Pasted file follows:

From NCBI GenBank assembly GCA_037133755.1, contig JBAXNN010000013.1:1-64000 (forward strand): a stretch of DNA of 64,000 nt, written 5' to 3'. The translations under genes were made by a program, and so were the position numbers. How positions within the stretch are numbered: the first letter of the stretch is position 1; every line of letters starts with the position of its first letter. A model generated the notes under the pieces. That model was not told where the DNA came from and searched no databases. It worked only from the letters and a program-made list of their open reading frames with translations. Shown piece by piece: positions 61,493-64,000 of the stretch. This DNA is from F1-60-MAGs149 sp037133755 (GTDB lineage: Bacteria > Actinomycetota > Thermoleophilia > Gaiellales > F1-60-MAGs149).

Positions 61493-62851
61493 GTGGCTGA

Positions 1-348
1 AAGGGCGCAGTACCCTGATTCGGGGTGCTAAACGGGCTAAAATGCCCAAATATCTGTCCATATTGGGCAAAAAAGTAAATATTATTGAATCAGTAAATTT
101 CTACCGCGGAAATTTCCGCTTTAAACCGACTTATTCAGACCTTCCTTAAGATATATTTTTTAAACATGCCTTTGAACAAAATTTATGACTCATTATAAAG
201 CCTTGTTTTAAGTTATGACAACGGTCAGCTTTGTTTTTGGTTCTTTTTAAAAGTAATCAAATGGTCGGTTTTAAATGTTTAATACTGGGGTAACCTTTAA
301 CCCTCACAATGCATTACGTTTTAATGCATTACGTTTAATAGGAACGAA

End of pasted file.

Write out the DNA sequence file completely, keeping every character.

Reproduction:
From NCBI GenBank assembly GCA_037133755.1, contig JBAXNN010000013.1:1-64000 (forward strand): a stretch of DNA of 64,000 nt, written 5' to 3'. The translations under genes were made by a program, and so were the position numbers. How positions within the stretch are numbered: the first letter of the stretch is position 1; every line of letters starts with the position of its first letter. A model generated the notes under the pieces. That model was not told where the DNA came from and searched no databases. It worked only from the letters and a program-made list of their open reading frames with translations. Shown piece by piece: positions 61,493-64,000 of the stretch. This DNA is from F1-60-MAGs149 sp037133755 (GTDB lineage: Bacteria > Actinomycetota > Thermoleophilia > Gaiellales > F1-60-MAGs149).

Positions 61493-62851
61493 GTGGCTGA

Positions 1-348
1 AAGGGCGCAGTACCCTGATTCGGGGTGCTAAACGGGCTAAAATGCCCAAATATCTGTCCATATTGGGCAAAAAAGTAAATATTATTGAATCAGTAAATTT
101 CTACCGCGGAAATTTCCGCTTTAAACCGACTTATTCAGACCTTCCTTAAGATATATTTTTTAAACATGCCTTTGAACAAAATTTATGACTCATTATAAAG
201 CCTTGTTTTAAGTTATGACAACGGTCAGCTTTGTTTTTGGTTCTTTTTAAAAGTAATCAAATGGTCGGTTTTAAATGTTTAATACTGGGGTAACCTTTAA
301 CCCTCACAATGCATTACGTTTTAATGCATTACGTTTAATAGGAACGAA